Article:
Max is another character who is vital to the movie's success. Because she is deaf, she has learned to read lips and uses sign language. Esther manipulates her younger sister to read lips and tell her what's going on when Esther cannot hear. Considering Max always wanted a younger sister, she covers for Esther when she witnesses Esther in full fledged evil. Another strong point in regards to Max is her character development. As a deaf child, you'd figure that the film will follow suit with many other films and place Max as a character with a serious disability. On the contrary, we see Max grow stronger as the film goes on. As a timid child who is shy to hug her new sister Esther, to a child that is capable of knowing that her mother's life is in her hands and is firing a pistol. Another great aspect that was very well played by the filmmakers are the silent scenes. Max wears a hearing aid, since she is partially deaf, and when we see that she takes them off, the film goes silent. This is used to GREAT effect... Especially well done, right before Esther attempts to seduce John.
Kate's character could be considered the protagonist of the film. Some may argue that it would be Max, since Max is the character that develops the most during the film. When Kate claims that "there must be something wrong with Esther", the whole world looks down on her and chalks it up to Esther being a child in transition. She battles through her demons throughout the film and nearly relapses back to drinking. Everyone ignores Kate's concerns and she, and the audience, feel as if she is alone in her attempt to uncover Esther's past. Esther manipulates the facts to make Kate almost a non-factor until the end of the film when she is the only one left to take actions on her findings. A great scene that highlights these frustrations explodes during the hospital scene. Esther wasn't really going to get a soda, she was going to finish off Daniel in his hospital bed. Max, realizing that Esther is taking longer than needed, told her grandma that she was going to get Esther. When she sees that Esther is not at the soda machine, she runs to her mother and tells her to check on Daniel. At that moment, an emergency alarm is set off in Daniel's room, since he flat lined due to Esther suffocating him with a pillow. As the family is being kept out of Daniel's room, Kate runs off to Esther. Seeing that Esther is walking with a soda, Kate runs up to her and unleashes her pent up anger and strikes Esther, knocking her down in front of the medical staff. Great stuff!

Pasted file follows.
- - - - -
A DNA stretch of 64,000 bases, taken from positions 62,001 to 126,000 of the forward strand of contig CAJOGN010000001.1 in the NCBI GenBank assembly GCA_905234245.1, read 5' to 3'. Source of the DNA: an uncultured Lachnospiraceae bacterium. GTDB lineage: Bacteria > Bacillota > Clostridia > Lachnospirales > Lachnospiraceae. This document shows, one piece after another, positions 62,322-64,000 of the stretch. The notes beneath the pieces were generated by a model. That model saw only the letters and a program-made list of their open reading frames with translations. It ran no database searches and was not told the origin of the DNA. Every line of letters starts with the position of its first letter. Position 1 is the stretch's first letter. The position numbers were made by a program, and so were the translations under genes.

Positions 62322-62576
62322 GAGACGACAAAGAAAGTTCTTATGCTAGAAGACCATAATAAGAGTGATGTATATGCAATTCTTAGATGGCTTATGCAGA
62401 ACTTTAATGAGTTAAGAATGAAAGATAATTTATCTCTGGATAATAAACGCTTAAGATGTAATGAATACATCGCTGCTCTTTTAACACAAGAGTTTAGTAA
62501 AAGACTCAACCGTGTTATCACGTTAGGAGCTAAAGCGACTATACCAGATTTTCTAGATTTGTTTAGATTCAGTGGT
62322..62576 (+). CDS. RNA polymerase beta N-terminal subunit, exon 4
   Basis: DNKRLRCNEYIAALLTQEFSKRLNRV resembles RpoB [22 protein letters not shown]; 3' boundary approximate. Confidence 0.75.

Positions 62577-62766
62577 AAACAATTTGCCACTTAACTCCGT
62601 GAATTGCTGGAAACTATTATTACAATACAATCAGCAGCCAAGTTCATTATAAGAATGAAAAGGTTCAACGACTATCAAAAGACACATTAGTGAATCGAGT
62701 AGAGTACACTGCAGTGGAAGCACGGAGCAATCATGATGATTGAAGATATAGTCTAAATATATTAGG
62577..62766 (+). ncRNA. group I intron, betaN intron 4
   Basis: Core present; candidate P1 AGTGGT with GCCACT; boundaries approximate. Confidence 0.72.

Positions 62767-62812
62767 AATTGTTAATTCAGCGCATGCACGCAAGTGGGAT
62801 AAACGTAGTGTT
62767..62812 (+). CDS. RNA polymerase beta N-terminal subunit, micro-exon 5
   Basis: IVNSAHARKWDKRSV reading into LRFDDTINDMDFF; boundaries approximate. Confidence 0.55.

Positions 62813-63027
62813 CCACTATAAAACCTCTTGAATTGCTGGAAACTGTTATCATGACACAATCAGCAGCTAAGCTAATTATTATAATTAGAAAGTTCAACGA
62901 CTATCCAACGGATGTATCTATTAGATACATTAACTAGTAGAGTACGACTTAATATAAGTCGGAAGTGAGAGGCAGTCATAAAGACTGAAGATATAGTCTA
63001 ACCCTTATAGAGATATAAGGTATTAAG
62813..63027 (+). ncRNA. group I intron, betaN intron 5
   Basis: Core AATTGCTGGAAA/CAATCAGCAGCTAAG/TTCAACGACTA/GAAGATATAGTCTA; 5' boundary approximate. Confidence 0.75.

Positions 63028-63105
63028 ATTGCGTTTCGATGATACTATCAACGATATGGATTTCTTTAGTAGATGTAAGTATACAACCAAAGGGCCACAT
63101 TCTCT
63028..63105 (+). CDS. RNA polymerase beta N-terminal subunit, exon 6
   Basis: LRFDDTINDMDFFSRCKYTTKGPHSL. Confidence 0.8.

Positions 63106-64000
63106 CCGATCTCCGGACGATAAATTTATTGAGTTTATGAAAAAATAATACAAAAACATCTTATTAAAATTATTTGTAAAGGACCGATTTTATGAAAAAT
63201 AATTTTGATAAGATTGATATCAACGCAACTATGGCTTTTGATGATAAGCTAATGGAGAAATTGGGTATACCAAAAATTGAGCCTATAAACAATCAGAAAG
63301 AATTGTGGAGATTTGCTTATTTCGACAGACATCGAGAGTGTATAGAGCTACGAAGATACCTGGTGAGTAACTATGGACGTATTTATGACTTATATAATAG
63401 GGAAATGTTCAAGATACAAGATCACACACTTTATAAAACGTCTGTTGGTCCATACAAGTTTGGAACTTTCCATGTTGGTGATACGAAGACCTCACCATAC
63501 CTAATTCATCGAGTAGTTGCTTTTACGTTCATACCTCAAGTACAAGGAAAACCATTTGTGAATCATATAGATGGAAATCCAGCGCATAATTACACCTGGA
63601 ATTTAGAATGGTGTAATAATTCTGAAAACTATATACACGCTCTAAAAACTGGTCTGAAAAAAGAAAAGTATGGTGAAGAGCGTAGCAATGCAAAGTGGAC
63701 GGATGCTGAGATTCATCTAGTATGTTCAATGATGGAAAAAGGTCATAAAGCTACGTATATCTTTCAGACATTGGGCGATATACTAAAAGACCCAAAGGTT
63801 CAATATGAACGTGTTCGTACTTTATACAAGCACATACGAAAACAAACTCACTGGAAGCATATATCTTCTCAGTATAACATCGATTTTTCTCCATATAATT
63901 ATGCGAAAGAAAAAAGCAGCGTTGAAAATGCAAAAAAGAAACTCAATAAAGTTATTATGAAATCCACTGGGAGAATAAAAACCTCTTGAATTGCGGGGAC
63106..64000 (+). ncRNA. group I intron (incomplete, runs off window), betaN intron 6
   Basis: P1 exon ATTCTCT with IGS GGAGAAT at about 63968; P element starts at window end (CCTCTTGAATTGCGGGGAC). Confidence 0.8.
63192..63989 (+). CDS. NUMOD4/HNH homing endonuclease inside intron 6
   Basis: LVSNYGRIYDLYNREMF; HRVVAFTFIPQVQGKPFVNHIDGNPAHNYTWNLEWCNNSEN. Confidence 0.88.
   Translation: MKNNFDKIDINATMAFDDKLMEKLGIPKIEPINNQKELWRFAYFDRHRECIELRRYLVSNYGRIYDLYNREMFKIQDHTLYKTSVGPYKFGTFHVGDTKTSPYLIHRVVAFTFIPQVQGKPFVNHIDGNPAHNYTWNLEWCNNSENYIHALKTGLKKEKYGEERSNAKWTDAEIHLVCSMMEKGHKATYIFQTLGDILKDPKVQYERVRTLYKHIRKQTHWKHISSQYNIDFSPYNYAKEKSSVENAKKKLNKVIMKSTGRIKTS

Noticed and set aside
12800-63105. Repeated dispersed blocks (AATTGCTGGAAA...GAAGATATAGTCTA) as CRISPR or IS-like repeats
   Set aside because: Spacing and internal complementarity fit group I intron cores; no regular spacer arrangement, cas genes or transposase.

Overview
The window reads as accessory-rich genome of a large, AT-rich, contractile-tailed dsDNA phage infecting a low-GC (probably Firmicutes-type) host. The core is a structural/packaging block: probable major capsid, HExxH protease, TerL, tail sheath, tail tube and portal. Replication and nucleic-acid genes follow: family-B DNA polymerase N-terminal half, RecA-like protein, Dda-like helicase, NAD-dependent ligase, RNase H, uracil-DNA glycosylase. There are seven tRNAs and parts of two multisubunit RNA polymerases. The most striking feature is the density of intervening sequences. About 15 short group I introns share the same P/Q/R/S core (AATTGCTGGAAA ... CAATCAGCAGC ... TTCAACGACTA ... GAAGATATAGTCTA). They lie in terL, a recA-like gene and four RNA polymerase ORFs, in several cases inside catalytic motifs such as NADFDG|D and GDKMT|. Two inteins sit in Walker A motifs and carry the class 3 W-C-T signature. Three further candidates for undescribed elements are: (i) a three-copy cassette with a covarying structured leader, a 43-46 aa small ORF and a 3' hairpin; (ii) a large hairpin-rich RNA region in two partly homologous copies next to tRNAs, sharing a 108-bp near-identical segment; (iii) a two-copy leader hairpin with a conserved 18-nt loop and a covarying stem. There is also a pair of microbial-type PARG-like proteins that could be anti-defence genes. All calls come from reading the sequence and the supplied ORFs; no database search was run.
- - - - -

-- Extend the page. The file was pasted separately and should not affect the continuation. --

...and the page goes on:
This is definitely a movie that you need to see. The script is very well acted out and the tension builds slowly, but when it explodes, the climax is gratifying. It's not a disappointment (*cough *cough The Happening *cough *cough) or expected. The scene that brings it all together was original. Again, hints are scattered throughout the film and when it brings it all together, you think back at those hints. A great example of this is when Esther is flickering her black light on and off. You only see that cold stare appearing and reappearing as she turns that light on and off. Later in the film, you understand why... She was admiring her work. Being an artist, she painted with such skill that it generated much attention. Seen through normal light, they look normal. When a black light is held against them, they display a grotesque painting. Special emphasis on her "orphanage". A beautiful painting of her orphanage in Russia turned to one engulfed in flames when the black light is held against it. It was a great way to display both sides of Esther is an extremely creative way.
Again, I greatly enjoyed Orphan. If you are looking for a new breath of fresh air in the horror genre, you definitely need to check this out. It's a nice contrast to have a well scripted and well acted horror film. "There's something wrong with Esther", and there's definitely something wrong with you if you do not go and see this film. Later.